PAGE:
Like many Venetian Villas, the story of Villa Pastori begins around 1780. At that time many Venetian noble families were building on the mainland, to seek refuge from the heat and chaos of Venice in the countryside. Among them was the Count Curnis who began the construction of the Villa.

In 1830, the Pastori family bought the property from the Count, legend has it that the decision to sell was determined by the death of his wife in the canal adjacent to the villa.

Since 1830, when doctor Carlo and his wife Elisa – my great-great – bought it, Villa Pastori has always remained in the same family. My name is Alessandro Sisto, I am the current owner of the Villa and I am a descendant of the Pastori, together with the other members of the Sisto family. We decided to keep the name “Villa Pastori” to honor the memory of my Nonna Irene Pastori (1886 – 1976), and of the other 5 generations of owners, who with elegance and class represented the spirit of the time.

In the mid-800s, the first Pastori decided to expand the Villa to accommodate his large family – consisting of 9 children. The expansion added the two side parts of the main building, which can be easily identified looking at the front.

Until the end of the 40s of last century, the inhabitants of Villa Pastori lived thanks to the proceeds from the cultivation of the surrounding land (almost 70 hectares) and life flowed almost like a century before. Villa Pastori constituted an autonomous world, with its lands, the breeding of the animals necessary for the subsistence of the family – pigs, dairy cows, hens and other farmyard animals – its small chapel, and the personnel necessary for the management of the lands and of the House.

During the Second World War, to escape the bombing and to have food more readily available, many family members displaced from the cities to Mira. Towards the end of the war, Villa Pastori was for a few days also the seat of the command of an English army, which was crossing the Veneto region to reach the borders with Austria.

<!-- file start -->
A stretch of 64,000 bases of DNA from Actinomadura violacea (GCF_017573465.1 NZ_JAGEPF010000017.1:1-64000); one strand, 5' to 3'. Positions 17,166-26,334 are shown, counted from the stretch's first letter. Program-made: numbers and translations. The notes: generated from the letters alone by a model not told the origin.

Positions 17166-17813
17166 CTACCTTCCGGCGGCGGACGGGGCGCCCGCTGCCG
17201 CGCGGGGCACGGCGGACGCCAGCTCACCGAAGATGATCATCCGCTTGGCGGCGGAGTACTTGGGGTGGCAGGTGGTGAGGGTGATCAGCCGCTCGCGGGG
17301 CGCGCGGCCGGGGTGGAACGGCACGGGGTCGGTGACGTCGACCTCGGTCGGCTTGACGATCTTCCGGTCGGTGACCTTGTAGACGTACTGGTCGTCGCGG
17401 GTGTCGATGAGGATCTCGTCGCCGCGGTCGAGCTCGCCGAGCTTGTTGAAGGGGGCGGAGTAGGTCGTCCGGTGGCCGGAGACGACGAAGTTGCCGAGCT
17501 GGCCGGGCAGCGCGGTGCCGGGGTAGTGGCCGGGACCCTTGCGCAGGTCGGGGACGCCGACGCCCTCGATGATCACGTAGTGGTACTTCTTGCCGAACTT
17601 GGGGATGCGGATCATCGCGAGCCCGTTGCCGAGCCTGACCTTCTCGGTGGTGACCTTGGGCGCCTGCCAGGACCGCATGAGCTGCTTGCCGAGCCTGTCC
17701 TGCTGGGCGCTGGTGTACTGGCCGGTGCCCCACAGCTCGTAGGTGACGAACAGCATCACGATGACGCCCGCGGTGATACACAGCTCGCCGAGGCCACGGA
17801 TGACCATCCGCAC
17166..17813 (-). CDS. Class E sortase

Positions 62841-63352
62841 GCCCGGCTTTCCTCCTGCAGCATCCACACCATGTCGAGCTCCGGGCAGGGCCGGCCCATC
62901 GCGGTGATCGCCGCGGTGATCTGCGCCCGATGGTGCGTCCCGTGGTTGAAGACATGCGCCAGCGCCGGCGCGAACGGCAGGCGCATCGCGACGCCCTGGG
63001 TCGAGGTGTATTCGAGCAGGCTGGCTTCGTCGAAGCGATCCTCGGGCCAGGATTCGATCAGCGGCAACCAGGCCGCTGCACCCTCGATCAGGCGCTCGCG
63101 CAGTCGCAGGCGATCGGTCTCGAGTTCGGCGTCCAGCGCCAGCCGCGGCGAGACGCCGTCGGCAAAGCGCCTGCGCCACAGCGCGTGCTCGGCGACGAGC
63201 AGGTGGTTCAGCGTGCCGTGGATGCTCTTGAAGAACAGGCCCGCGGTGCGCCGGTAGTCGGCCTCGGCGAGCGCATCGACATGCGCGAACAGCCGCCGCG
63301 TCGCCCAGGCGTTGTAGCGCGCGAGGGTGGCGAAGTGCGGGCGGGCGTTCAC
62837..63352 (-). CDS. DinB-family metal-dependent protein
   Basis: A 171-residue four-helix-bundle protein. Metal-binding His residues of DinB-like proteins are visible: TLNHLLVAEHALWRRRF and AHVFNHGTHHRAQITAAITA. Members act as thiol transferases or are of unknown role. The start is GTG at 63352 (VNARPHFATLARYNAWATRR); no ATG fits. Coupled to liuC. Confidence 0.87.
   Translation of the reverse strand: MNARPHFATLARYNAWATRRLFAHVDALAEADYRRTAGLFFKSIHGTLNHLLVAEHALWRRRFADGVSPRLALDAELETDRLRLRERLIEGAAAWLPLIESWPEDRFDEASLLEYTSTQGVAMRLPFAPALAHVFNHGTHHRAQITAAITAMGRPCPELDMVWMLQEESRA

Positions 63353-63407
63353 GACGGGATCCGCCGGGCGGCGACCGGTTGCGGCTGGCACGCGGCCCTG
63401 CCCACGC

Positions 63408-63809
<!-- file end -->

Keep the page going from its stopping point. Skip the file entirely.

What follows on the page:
Testament divisions at the end of the 40s changed the situation of the Villa. A large part of the surrounding land was sold, bringing about a change in lifestyle too. Until then, the villa was inhabited all year round, later, with the decommissioning of agricultural activities, it was only used during summer holidays. In particular, my grandmother Irene, who had inherited the ownership of the villa in 1952, and my mother Eros Scognamillo (1915 – 2001) the owner since 1976, spent at least three to four months a year in the Villa taking care of maintenance and continuing the Venetian tradition to spend the summer holidays in the Villa, as was well described by the Venetian playwright Goldoni in his Trilogia della Villeggiatura.

The barchessa to the north, where the three apartments were created in 2005, was used as a warehouse for storing foodstuffs, for parking coaches and later for cars. In the barchessa to the south there were instead, the chapel (still existing and consecrated), the stables for the horses and, in the upper part, the granary and the shelter for straw and hay for the breeding of the horses.

Now Villa Pastori has reached the fifth generation of owners in the same family, but two generations of children and grandchildren are ready, and we hope they will continue the tradition of opening the Villa to all their friends and enjoy its peaceful atmosphere.